•Why he may be Tinubu’s joker

In the wake of the increasing agitations by separatists across the country, one “official” voice which has been loud in calling for unity is that of Vice President Yemi Osinbajo.

While many political pundits have continued to ascribe political colourations to his recent outings, the vice president has often said he is focused on his current assignment and should not be distracted.

However, checks within the ruling All Progressives Congress APC show that the vice president is in a pole position for the top job due to the confidence reposed in him by a cross section of political stakeholders.

First, he is said to have the confidence of his boss, President Muhammadu Buhari. On the occasion of Osinbajo’s 64th birthday in March, President Buhari had described Osinbajo as “a reliable and dedicated deputy”.

He had said; “I am proud to have selected Yemi Osinbajo as my running mate. He has given a good account of himself since our journey began in 2015. Osinbajo is not only admirably competent but also exudes confidence and passion in the performance of his job.

“Vice-President Osinbajo is an incredibly patient politician, who demonstrates remarkable intellectual and mental energy in the discharge of his duties.”

Though he belongs to the Asiwaju Bola Ahmed Tinubu political tendency, the vice president appears to be the only Tinubu protege who has been able to maintain a balance between his political roots and his present calling.

While many critical stakeholders of the ruling party are currently rooting for an Osinbajo presidency, there are those who also see him as Tinubu’s likely candidate, especially in the event that Tinubu decides not to run.

Many believe that the former Lagos State Governor has his eyes on the presidency but a top official of the party who did not want his name in print said Osinbajo could be “Tinubu’s joker”.

He said; “Osinbajo has comported himself very well to the admiration of the president and his allies. At the same time, he has not betrayed his political roots. If you look at most of those from the same political roots as him and who are now eyeing the presidency, he is the only one who has not fought anyone.

“This is why many of us see him as Tinubu’s joker. Same way Tinubu pushed him for this current position, he is also likely to do that in 2023. Osinbajo has a mediating influence on the various aggrieved groups in the party and so he is in a vantage position to clinch the party’s ticket”.


To Osinbajo, Nigerians have more to gain from being citizens of a united country than they may derive from any secessionist entity that emerges from the nation’s fragmentation.

At several fora, the Number Two citizen who seems to have a flawless understanding of Nigeria’s existential threats has never failed to proffer some broad-based solutions.

It is his considered opinion that secession is the surest way to Nigeria’s extinction.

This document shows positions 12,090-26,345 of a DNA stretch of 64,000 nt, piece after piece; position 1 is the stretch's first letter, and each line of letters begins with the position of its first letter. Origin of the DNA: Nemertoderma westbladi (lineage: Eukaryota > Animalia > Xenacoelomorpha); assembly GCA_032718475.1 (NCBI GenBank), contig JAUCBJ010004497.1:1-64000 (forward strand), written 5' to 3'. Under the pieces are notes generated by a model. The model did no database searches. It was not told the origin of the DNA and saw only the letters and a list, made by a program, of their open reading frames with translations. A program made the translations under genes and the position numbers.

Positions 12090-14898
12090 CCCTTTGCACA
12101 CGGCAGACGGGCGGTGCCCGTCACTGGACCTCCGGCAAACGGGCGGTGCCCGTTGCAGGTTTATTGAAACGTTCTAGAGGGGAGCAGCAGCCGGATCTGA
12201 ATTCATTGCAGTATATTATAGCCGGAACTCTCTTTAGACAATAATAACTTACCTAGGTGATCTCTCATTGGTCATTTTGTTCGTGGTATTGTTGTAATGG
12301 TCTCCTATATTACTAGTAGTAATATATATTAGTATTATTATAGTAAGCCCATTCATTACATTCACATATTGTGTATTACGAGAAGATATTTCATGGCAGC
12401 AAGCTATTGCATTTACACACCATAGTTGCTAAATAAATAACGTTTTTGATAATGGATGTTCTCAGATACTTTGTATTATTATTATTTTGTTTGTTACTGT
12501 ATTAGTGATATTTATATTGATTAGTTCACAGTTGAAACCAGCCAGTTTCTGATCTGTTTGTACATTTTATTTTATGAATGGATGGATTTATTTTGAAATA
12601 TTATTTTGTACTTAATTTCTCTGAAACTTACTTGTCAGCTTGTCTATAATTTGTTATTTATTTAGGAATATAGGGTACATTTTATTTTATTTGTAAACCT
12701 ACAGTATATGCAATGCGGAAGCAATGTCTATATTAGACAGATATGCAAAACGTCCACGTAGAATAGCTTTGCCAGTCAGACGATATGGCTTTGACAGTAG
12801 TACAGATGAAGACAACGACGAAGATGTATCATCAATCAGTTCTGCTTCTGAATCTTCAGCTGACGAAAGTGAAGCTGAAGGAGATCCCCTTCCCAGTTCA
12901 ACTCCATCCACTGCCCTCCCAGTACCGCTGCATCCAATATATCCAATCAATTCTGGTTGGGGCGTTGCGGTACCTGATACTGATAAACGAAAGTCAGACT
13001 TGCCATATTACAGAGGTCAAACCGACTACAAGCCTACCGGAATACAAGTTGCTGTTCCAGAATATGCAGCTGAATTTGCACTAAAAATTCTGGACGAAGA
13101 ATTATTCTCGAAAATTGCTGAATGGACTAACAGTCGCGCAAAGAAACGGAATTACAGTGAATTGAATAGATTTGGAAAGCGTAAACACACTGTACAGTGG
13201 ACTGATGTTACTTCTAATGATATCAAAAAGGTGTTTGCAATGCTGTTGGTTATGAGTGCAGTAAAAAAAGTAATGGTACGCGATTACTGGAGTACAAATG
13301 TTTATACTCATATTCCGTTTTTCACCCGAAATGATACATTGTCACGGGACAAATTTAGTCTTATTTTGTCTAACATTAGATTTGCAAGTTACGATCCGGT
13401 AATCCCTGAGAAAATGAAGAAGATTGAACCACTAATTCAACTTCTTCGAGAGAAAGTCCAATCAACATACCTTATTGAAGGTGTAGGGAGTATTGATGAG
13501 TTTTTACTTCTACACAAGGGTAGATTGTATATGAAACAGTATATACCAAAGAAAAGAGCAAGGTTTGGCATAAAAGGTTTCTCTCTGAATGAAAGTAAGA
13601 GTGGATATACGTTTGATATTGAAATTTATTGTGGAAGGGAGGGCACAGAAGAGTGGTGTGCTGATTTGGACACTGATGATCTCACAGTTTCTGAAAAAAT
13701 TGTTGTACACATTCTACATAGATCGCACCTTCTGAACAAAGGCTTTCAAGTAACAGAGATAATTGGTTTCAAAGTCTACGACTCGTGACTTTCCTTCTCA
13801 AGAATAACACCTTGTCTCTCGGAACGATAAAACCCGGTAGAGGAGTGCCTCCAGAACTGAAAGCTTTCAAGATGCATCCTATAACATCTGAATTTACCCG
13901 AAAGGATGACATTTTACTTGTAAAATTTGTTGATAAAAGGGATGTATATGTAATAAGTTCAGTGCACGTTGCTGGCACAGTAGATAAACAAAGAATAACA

“We must be able to say to the young men and women who, for instance, say that secession is the only way or that we should break into little nations and that that is the only way. We must be able to say to them, that is the way to extinction not development”, he said.

Speaking at the National Social Cohesion Dialogue on 26th of August 2021, Professor Yemi Osinbajo, SAN, who was the special guest of honour at the event noted that Nigeria’s challenges are not insurmountable and that many countries have undergone and are undergoing similar trials as part of their historical evolution.

The dialogue which was organized by the Africa Polling Institute and the Ford Foundation and held at the Shehu Musa Yar’Adua Centre featured the presentation of the 2021 edition of the Nigeria Social Cohesion Survey Report.

There are some who would argue that this current moment in our national history is hardly conducive for making ringing affirmations of unity in diversity.

He however conceded that the dialogue was holding against the backdrop of economic adversity, inflamed fault lines and social resentments; the insurgency in the Northeast, kidnappings and terrorist acts in the Northwest and threats of secession in the Southeast and Southwest.

According to him, the recessionary climate induced by historically low oil prices has been compounded by the adverse impact of the COVID-19 Pandemic. All these trends are bracketed by a pervasive sense of insecurity stemming from the ravages of crime and terrorism.

He highlighted the tasks of “lifting people out of poverty, promoting economic growth and securing territory from domestic and foreign enemies” as well as “healing communities torn apart by conflict, addressing historical grievances, doing justice and forging a common identity in a diverse society” as imperatives which Nigeria must address.

Professor Osinbajo also said that the “long history of internal trade has created synergies between our communities which have become strengthened over the course of centuries.”

He asserted that advocates of the country’s disintegration were overlooking the strong economic ties that have developed which now make unity an economic necessity. “There is now a dense web of socioeconomic mutuality that has created strong bonds of complementarity among our people,” he said. “The truth is that Nigeria has evolved beyond the sort of easy balkanization that is proposed by some separatists.”


The Vice President stated that Nigerians do not hate one another but must stand for fairness, inclusion and justice that have driven wedges between communities. “In many quarters, there are genuine feelings of alienation and exclusion. We must strengthen institutions which at every level can deliver justice, inclusion and mutual security”, he said.